Semiconductor Raw Material Import Critical For South Korean Industry

Jul 4, 2019
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President Trump's tough approach with China is starting to have spillover effects. After the US government put Chinese smartphone manufacturer Huawei on the Commerce Department's Entity List, China threatened to retaliate with an export ban of rare earth materials. These materials are used across different industries, from generators to the Lockheed's F35 Lightning II. Following these developments, Japan decided to end preferential treatment offered to exporters selling Fluorinated Polyamide, Hydrogen Fluoride and semiconductor resist to South Korea. Now, the Koreans have responded with a call for decreased reliance on Japanese imports. Take a look below for more details.

South Korea Imported 91.9% Of Its Photoresist Imports From Japan This Year With This Dependance Increasing Over The Years

In response to the Japanese's decision, the Korean International Trade Association is out with some statistics. According to these figures, South Korea imported photoresist worth $112 million from Japan starting in January and ending in April. 91.9% of these imports were from Japan, hinting at the extent of the impact on South Korean's booming semiconductor export industry should Japan decide to end the country's preferential export status.

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Moving towards etching gas (Hydrogen Fluoride), another important raw material in semiconductor fabrication, 43.9% of South Korean imports of this material were from Japan. Total etching gas imports for the country stand at $64.78 million for the first five months of this year. However, past trends for etching gas dependence on Japan show that reliance on Japan for this material has dropped from 72.2% in 2010.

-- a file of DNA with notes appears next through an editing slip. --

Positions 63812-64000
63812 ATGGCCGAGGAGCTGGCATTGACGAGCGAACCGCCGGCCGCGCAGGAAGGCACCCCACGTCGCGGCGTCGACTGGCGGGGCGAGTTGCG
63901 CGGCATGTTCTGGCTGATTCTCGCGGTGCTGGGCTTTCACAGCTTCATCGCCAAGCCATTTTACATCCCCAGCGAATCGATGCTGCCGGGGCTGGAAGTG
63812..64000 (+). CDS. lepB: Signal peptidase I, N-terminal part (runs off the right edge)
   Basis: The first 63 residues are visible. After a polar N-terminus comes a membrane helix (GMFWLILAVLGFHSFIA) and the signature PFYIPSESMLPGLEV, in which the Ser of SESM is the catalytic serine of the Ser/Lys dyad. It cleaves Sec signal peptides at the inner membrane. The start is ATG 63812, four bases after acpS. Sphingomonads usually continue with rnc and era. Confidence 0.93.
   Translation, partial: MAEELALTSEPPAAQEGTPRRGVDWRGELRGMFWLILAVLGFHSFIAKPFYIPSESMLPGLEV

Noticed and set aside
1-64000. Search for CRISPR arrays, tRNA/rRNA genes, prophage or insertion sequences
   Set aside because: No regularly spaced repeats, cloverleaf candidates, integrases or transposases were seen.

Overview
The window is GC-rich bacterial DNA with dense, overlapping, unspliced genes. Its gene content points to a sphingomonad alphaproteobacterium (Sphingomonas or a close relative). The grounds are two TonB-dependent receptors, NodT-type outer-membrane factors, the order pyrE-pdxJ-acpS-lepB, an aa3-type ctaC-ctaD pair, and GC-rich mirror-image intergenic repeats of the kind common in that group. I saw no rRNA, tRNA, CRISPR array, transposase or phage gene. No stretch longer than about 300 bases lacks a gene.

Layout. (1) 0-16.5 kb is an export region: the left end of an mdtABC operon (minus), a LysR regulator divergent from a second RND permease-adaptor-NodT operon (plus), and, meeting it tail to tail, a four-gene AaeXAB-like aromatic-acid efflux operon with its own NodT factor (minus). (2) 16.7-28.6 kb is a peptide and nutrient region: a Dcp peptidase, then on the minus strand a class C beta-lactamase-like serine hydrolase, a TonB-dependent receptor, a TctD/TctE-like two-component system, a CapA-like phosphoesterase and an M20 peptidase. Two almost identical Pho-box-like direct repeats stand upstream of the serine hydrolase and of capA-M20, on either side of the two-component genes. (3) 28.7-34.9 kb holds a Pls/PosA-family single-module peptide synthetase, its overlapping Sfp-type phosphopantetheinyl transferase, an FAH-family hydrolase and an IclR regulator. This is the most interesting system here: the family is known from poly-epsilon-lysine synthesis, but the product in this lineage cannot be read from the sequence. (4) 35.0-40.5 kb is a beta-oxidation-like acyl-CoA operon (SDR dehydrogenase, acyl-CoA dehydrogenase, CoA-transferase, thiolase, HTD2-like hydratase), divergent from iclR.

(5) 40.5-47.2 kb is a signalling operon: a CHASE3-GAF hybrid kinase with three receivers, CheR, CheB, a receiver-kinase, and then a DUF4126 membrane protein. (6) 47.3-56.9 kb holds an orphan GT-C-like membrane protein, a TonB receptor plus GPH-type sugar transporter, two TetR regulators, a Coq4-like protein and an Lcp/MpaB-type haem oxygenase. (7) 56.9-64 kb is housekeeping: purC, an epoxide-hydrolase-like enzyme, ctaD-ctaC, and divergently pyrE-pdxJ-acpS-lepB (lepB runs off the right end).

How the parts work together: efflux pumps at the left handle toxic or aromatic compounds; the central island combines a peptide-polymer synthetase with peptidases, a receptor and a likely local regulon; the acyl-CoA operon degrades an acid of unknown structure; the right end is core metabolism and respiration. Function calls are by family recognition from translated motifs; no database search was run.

While photoresist and Hydrogen Fluoride enable South Korean firms to manufacture semiconductors, Fluorinated Polymide is used to manufacture smartphone displays. South Korea is home to the world's largest smartphone display manufacturers, Samsung Display and LG Display, and restrictions on the country will have far-reaching global implications for the industry. According to the Korea International Trade Association's numbers, South Korea exported semiconductors worth $127 Billion last year.

Commenting on South Korean's weak domestic semiconductor chemical industry, Lee Hang-gu, a senior analyst at the Korea Institute for Industrial Economics and Trade comments, "Since semiconductor firms have been importing the materials they need, the fact is that the chemical-oriented conglomerates have been looking to other areas as a source of profits. Considering that the industrial structure’s focus on short-term profits under the fast follower strategy has reduced interest in innovation and increased our dependence on other countries for key parts and materials, we need to take this as an opportunity to spur domestic production of semiconductor materials and revamp the industrial structure." He added that the South Korean preference on chaebols has further hampered smaller companies from entering this industry.

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